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Rumsey v. Brady Corp.

United States District Court, D. South Carolina, Beaufort Division

July 18, 2019




         This matter is before the court on defendant Brady Corporation's (“Brady”) submission of a bill of costs for $4, 403.28. Plaintiff Kimberly Rumsey (“Rumsey”) objects to the costs. For the reasons set forth below, the court overrules Rumsey's objections and grants Brady $4, 403.28 in costs.

         “Unless a federal statute, these rules, or a court order provides otherwise, costs- other than attorney's fees-should be allowed to the prevailing party.” Fed.R.Civ.P. 54(d)(1). Rule 54(d)(1) creates a presumption “that costs are awarded to the prevailing party.” Keeshan v. Eau Claire Coop. Health Centers, Inc., 394 Fed.Appx. 987, 997 (4th Cir. 2010). However, “while Rule 54(d)(1) intends the award of costs to the prevailing party as a matter of course, the district court is given discretion to deny the award.” Cherry v. Champion Int'l Corp., 186 F.3d 442, 446 (4th Cir. 1999). “To overcome the presumption [of awarding costs], a district court must justify its decision [to deny costs] by articulating some good reason for doing so.” Id. The following factors may justify denying an award of costs: (1) the prevailing party's engagement in misconduct worthy of a penalty; (2) “the losing party's inability to pay”; (3) excessive claimed costs; (4) the limited value of the prevailing party's victory; and (5) “the closeness or difficulty of the issues decided.” Id. A district court's decision to award or deny costs is reviewed for abuse of discretion. Id.

         Brady prevailed in this action, having judgment entered in its favor pursuant to the court's order granting Brady's renewed motion for judgment as a matter of law. While Rumsey does not dispute that Brady is the prevailing party, she argues that an award of costs to Brady should be denied based on several of the factors articulated in Cherry. Rumsey first argues that Brady should not be awarded costs because Rumsey will have trouble paying the costs. A court may deny costs when the losing party is “of such modest means that it would be unjust or inequitable to enforce Rule 54(d)(1) against her.” Cherry, 186 F.3d at 447. Indeed, courts have denied costs when the losing party convincingly demonstrates its inability to pay. See Jeter v. Allstate Ins. Co., 2017 WL 5593296, at *2 (D.S.C. Mar. 28, 2017) (denying prevailing party's bill of costs in part because the losing party was over sixty years old, ran a small business, was the sole provider for his family, and stated that paying the costs would be a substantial hardship); Merritt v. Old Dominion Freight Line, Inc., 2009 WL 1362378, at *1 (W.D. Va. May 15, 2009) (finding that plaintiff did not have ability to pay costs because she was unable to find a job after actively looking for one, had few assets, and had significant credit card debt).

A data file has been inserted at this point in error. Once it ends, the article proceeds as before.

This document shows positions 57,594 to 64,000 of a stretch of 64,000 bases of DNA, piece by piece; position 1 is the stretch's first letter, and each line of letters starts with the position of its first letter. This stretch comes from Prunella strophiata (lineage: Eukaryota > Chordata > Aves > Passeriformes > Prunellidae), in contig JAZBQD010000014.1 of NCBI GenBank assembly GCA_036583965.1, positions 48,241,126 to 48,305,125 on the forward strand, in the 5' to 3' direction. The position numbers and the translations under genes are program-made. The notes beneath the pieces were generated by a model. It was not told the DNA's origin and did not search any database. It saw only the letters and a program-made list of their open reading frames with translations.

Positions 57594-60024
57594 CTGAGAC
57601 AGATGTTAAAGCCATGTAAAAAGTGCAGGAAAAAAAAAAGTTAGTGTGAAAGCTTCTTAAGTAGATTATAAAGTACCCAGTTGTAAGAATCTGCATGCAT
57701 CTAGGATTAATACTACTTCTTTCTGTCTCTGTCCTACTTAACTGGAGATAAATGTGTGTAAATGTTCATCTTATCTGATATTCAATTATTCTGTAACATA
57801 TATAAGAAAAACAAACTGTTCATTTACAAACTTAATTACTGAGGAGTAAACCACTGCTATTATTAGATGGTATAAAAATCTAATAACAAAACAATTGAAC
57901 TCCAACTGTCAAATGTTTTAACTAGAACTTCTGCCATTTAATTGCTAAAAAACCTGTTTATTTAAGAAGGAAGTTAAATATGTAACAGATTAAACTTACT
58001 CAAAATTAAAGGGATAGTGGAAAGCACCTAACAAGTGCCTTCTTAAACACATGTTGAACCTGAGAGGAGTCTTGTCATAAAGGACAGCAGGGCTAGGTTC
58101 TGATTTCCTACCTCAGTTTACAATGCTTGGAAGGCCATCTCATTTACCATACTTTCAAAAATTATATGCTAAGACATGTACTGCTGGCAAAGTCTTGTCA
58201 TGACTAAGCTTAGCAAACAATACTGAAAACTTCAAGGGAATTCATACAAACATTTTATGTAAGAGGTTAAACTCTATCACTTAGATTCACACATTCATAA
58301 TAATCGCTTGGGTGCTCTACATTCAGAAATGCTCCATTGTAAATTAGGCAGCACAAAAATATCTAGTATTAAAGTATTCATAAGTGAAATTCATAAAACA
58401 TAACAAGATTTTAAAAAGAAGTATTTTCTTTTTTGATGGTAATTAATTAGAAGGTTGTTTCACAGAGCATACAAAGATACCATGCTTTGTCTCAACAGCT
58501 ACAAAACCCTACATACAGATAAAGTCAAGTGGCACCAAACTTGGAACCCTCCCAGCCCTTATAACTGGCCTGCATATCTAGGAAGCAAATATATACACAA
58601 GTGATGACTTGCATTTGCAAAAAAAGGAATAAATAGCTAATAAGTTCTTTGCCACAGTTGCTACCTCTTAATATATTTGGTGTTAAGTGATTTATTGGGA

Here, Rumsey contends that she would have difficulty paying costs because she makes less money at her current job than she did while working for Brady and because she is a caretaker for her mother, who suffers from Alzheimer's. While the court is sympathetic to Rumsey's caregiving responsibilities, she has not shown that she suffers from the severe financial hardship that courts have found to result in an inability to pay costs. Therefore, the court is unconvinced that Rumsey is “of such modest means that it would be unjust or inequitable” for her to pay costs. See Cherry, 186 F.3d at 447.

         Rumsey also argues that she brought the case in good faith. “Most circuits, including this one, have rejected the argument that an unsuccessful Title VII plaintiff's good faith in bringing the suit will likewise shield her from being taxed with her opponent's costs.” Keeshan, 394 Fed.Appx. at 998. Therefore, Rumsey's representation that she brought her case in good faith does not weigh in favor of denying costs.

         Finally, Rumsey argues that this case was close and decided on “the narrowest of issues.” A case is “close and difficult” when it is “hotly contested at trial” or when the legal issues are not “clear cut.” Ellis v. Grant Thornton LLP, 434 Fed.Appx. 232, 235 (4th Cir. 2011). While Rumsey is correct in pointing out that the jury trial did not result in a unanimous verdict for either side, the court's decision granting judgment in favor of Brady was not decided on “the narrowest of issues.” The court held that Rumsey failed to prove an essential element of her prima facie case, namely, that Rumsey was engaged in activity protected by Title VII because her belief of discrimination was not objectively reasonable. Circuit courts have not, as Rumsey suggests, decided this issue “on both sides of the fence.” Instead, courts are clear that a plaintiff must show that her belief that she was a victim of discrimination was objectively reasonable, and Rumsey presented no evidence of gender discrimination to support an objectively reasonable belief other than her own speculation. Courts have consistently held that a plaintiff's speculation alone is not sufficient to meet her burden on this element.

         In sum, after considering the Cherry factors, [1] the court finds that Rumsey's arguments do not overcome the presumption of awarding costs to the prevailing party. For the foregoing reasons the court OVERRULES Rumsey's objections and GRANTS Brady $4, 403.28 in costs




[1] Rumsey does not argue that Brady engaged in misconduct or that Brady's costs are ...

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